The programs are dedicated to helping people who for some reason have been incarcerated in the past.

On Thursday morning, a group of activists, elected officials, and organizations came together virtually to advocate for the well-being of people leaving California’s careles.

Some of the help comes through the One Step Forward resource guide and the digital portal. The goal is to inform previously incarcerated people and their families about a network of community groups that can support them in their rehabilitation during their stable re-entry into society.

The project, created by the Latino Media Collaborative and California Black Media, has been great news for people like Andrés Zúñiga who served a 10-year sentence and was released last year.

He assured that despite preparing during his time in prison for a successful re-entry into society, it was not enough.

Andrés Zúñiga appears with his family. (supplied)

“I completed several vocational and continuing education courses. I was also lucky to obtain six associate degrees from two different universities, ”said Zúñiga. “But even with the hard work I did I still experienced a lot of uncertainties.”

Among them was how to get a stable home, where to get counseling and employment services among many other questions.

“It was an extremely overwhelming world for someone who was reintegrating into society again in search of a second chance,” said Zúñiga.

For his good luck, he managed to find the Center for Living and Learning, an organization that is responsible for helping disadvantaged individuals to enter the workforce and contribute to society. The center is part of the One Step Forward resource guide.

Zúñiga said he can now experience every day how favorable these resources are for the previously incarcerated population.

“This guide will help them fill that gap and direct them to valuable resources and organizations that are genuinely concerned, ready to help, ready to serve,” said Zúñiga.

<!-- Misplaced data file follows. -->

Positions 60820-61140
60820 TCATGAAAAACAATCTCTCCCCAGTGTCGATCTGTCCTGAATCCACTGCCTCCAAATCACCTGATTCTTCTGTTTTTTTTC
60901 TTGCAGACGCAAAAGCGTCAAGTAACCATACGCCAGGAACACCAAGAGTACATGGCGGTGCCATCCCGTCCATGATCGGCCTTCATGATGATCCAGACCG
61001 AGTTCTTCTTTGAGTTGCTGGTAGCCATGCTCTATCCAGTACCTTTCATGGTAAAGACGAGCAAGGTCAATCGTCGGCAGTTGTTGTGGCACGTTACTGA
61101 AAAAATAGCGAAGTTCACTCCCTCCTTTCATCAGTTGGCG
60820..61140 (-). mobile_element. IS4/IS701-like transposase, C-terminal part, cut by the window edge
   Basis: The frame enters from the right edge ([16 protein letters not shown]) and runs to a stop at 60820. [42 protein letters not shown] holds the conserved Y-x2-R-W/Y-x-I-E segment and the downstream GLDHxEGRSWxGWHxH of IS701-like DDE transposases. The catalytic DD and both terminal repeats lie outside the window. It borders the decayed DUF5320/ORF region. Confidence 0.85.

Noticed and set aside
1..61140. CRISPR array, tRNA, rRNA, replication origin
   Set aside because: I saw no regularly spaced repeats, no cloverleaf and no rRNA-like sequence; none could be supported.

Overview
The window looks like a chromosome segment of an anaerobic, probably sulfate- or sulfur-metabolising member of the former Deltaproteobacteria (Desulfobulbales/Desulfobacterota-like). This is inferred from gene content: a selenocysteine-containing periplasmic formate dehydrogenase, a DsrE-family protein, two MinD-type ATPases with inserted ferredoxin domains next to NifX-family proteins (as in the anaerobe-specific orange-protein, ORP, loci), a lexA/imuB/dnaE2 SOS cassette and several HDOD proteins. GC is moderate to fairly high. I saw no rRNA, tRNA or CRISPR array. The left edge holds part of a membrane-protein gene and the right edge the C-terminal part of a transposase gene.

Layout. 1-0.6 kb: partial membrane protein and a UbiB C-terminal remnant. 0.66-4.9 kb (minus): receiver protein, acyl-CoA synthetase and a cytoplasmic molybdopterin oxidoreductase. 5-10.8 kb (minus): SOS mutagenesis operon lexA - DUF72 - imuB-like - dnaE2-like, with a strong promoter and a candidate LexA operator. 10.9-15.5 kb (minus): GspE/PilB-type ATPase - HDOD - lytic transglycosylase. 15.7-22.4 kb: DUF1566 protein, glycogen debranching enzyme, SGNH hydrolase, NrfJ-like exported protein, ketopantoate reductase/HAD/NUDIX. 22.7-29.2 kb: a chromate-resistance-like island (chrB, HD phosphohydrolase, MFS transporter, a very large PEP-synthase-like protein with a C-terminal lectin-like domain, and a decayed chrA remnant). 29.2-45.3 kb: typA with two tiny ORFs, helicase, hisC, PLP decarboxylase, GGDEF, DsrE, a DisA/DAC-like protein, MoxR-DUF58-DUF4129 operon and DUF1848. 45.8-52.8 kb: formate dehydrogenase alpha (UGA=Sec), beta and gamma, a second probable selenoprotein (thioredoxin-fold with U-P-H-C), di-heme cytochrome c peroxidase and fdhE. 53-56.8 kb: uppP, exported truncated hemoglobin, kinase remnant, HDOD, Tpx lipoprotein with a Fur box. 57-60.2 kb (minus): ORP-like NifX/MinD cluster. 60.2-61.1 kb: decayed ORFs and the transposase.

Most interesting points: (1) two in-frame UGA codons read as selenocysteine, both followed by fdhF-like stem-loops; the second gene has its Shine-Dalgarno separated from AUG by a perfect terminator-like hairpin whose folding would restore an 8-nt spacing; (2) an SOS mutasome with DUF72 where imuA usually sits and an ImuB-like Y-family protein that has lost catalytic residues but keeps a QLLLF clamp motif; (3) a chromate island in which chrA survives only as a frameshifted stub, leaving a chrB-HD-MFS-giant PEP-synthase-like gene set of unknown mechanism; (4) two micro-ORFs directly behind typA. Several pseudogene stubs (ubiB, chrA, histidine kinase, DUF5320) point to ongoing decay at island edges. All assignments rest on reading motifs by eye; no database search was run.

A Step Forward Resource Guide offers help to people who have been released from prison. (Supplied)

Jesse Mendoza, who is coordinator at the Soledad Enrichment Action organization in East Los Angeles, said he knew first-hand about the change from being praised as a war veteran, but because of not receiving the necessary help he became a homeless and eventually jailed.

For him at that time, what helped him get ahead were faith organizations.

“They were the ones who approached me and helped me; I went through rehabilitation and over time, life began to change, ”said Mendoza. “After facing a 12-year prison sentence, a judge gave me one more chance and I think that opportunity was really an answered prayer.”

Mendoza obtained his bachelor’s, master’s and recently his doctorate. He said the resource guide will be very useful for many other people to get ahead more easily.

“An addicted, homeless war veteran will see that he is not alone,” Mendoza said. “That was something that was missing in my life, the human factor, a team behind me, someone who believed in me.”

Help in times of coronavirus

In California thousands of prisoners have been released, but in most cases there is no plan to re-enter society. Through a robust guide distribution plan, which includes partnerships with La Opinion and community organizations, this is expected to be a resource for thousands of Californians who will emerge from California jails in the coming months.

In the midst of COVID-19, this guide will reach homes and families facing housing insecurity, unemployment, health challenges, and a desire to reintegrate into society.

California Senator María Elena Durazo said that this year the state budget was not at all what they expected since everything changed due to COVID-19, but still the legislature struggled to protect programs they consider important.

“For example, $ 37 million in grants to support the reentry of offenders in transition from state prison to communities,” said Durazo.

Other protections the legislature fought for were tenant relocation protections for victims of violent crimes, keeping youth out of adult jails, no debt to themselves or their families, and the right to vote for men and women at large. conditional.

“In California, we want to truly be a state of opportunity, which means at the legislative level, but it also means resources,” said Durazo.

The resource guide is available for the entire Los Angeles, San Bernardino / Riverside, San Diego and Fresno area.

For more information on this guide visit:


Please enter your comment!
Please enter your name here